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FS-Cache HowTo

CacheFS is written by David Howells / Red Hat, Inc.
It is a general cache facility and can be used to cache NFS mounts.

I'm currently working on an integration to a diskless Gentoo installation.
Like in
In the End CacheFS should work together with UnionFS and minimize the network traffic.

Linux-cachefs mailing list

Kernel requirements

Gentoo MM-Sources

For this installation, the only working after my experience, you need the mm-sources.

       emerge mm-sources

At this moment they are in version 2.6.19-rc5-mm1 available.
After merge you need to activate the Cache and NFS or AFS Support

       cd /usr/src/linux-2.6.19-rc5-mm1
make menuconfig

The needed options are in section “File systems” > “Caches” >

       Device Drivers  --->
>File systems --->
Instrumentation Support --->
       <M> Kernel automounter version 4 support (also supports v3)
<M> Filesystem in Userspace support
>Caches --->
CD-ROM/DVD Filesystems --->
DOS/FAT/NT Filesystems --->
       <*> Filesystem caching on files
[*] Debug CacheFiles

and in section “File systems” > “Network File Systems”

       Miscellaneous filesystems  --->
>Network File Systems --->
Partition Types --->
       <*> NFS file system support
[*] Provide NFSv3 client support
[ ] Provide client support for the NFSv3 ACL protocol extension [*] Provide NFSv4 client support (EXPERIMENTAL)
>[*] Provide NFS client caching support (EXPERIMENTAL)
[*] Allow direct I/O on NFS files

Now build your new kernel with

       make && make install && make modules_install


Patches are available

Extract Patches witch

tar xjf nfs+fscache-19.tar.bz2 

Get fresh sources

emerge gentoo-sources
cd /usr/src/linux

Now patch in order of apperance / patches have numbers

patch -p1 < /path/to/patchset/allPatches

Use the same Options as above in mm-sources

Userspace installation


All CacheFS Sources are given as .rpm packages. In order to convert them you need these packages.

emerge rpm rpm2targz


Current version 0.8

Converting .rpm sources to tar.bz2

       rpm2cpio cachefilesd-0.8-15.fc7.src.rpm |cpio -i

Extract & compile

       tar xjf cachefilesd-0.8.tar.bz2
cd cachefilesd-0.8
make && make install


       emerge libgssapi

       mkdir nfs-utils
       cd nfs-utils
       rpm2cpio ../nfs-utils-1.0.9-5.fc6.src.rpm |cpio -i

Using the current Gentoo nfs-utils sources :

       emerge -f nfs-utils
       cp /usr/portage/distfiles/nfs-utils-1.0.10.tar.gz .

or use the given sources in the rpm “nfs-utils-1.0.9.tar.bz2”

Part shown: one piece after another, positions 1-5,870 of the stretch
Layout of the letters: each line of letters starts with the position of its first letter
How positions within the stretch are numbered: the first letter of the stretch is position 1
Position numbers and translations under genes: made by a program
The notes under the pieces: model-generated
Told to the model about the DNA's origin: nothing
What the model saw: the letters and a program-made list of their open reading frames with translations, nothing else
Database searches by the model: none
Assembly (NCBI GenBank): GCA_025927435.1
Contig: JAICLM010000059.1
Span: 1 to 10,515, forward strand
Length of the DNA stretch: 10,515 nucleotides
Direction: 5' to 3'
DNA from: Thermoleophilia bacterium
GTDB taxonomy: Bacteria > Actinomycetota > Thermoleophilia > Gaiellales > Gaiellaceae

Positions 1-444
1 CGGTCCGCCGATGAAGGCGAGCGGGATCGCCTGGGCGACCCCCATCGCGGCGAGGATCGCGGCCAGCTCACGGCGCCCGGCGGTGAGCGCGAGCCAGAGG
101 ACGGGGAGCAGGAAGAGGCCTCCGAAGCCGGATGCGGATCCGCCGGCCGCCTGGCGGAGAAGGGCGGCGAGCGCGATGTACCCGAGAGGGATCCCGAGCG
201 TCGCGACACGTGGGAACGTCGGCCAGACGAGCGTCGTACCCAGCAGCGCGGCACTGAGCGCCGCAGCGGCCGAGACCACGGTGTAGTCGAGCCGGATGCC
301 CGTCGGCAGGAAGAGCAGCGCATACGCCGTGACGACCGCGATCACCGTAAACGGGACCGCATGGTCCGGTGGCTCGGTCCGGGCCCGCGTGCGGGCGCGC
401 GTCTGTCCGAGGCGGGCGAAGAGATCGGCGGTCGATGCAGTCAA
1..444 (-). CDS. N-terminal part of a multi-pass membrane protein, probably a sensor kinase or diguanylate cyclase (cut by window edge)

I'm using the current Gentoo sources

       tar xfz nfs-utils-1.0.10.tar.gz
       cd nfs-utils-1.0.10
       patch -p1 < ../allPatches
       ./configure –disable-gss
       libtoolize --copy --force
       make && make install

By this way, the subdirectory "utils/mount" wont be compiled, but you'll need it.
So you have to do it by your own.

       cd utils/mount
       make && make install

If you have later trouble mounting nfs-shares,


cp /usr/sbin/mount.nfs* /sbin/

Harddrive requirements

CacheFS can only be used with a EXT3 filesystem
Also you need to tune your partition with

       tune2fs -o user_xattr /dev/hdaX

The Cache is declared in “/etc/cachefilesd.conf”
with the Option “dir”. The default is "/var/fscache"
So declare your partition in your "/etc/fstab"

       /dev/hdaX  /var/fscache  ext3  defaults 0 0 

Or try to find it at boot time. Therefore add a Label to the Cache

       tune2fs -L CacheFS /dev/hdaX

A script could look like this

               #while [ $(/sbin/e2label $1) != "" ]; do
               while [ $1 ]; do
                       if [ $(/sbin/e2label $1) == "CacheFS" ]; then
                               /bin/mount $1 /var/fscache
               # CacheFS needs portmap can't be started at this time	
                               #/sbin/cachefilesd -s
                               #mount -t nfs -o fsc /
                               echo "using CacheFS"
                               echo $1." is not a Cache"
       label $(/bin/ls /dev/hda?)

Working with FS-Cache

localhost ~ # cachefilesd -s
About to bind cache
Bound cache
localhost ~ # mount -t nfs -o fsc ip:/source/dir /destination/dir

When the cache is bound properly, you'll find 2 directories under "/var/fscache"

Cache entries will be found under cache like cryptic "\@4a/I0nfs/\@41" and so on.

For Testing you can copy some files, like this

time cp source destination
time cp source /dev/null
time cp source destination

Stats using FS-Cache

One Big File

the File is about 350 MB

File is written 2 times on hd (cache init)

localhost ~ # time cp /nfsmount/oneBig.file .
  real    6m10.907s
  user    0m0.172s
  sys     0m12.161s

Copy from cache, file is read from hd

localhost ~ # time cp /nfsmount/oneBig.file /dev/null
  real    1m42.042s
  user    0m0.144s
  sys     0m52.467s

Copy from cache, read from and write to hd

localhost ~ # time cp /nfsmount/oneBig.file .
  real    3m33.246s
  user    0m0.176s
  sys     1m1.348s

many small files

1.8G Kernel sources

Normal NFS copy, no cache

localhost ~ # time cp -r /nfsmount/usr/src .
  real    33m47.274s
  user    0m6.192s
  sys     1m45.919s

Files are written 2 times on hd (cache init)

localhost ~ # time cp -r /nfsmount/usr/src/ .
  real    73m52.464s
  user    0m5.440s
  sys     3m55.663s

With cache, read from hd localhost ~ # time tar cf /dev/null /mnt/root/usr/src

tar: Removing leading `/' from member names
  real    18m59.711s
  user    0m2.640s
  sys     0m32.150s


The cache is good while reading files.
As soon as many small files are copied, causes the cache opposite. Particularly on slow harddrives. Solution: Put cache to another harddrive.

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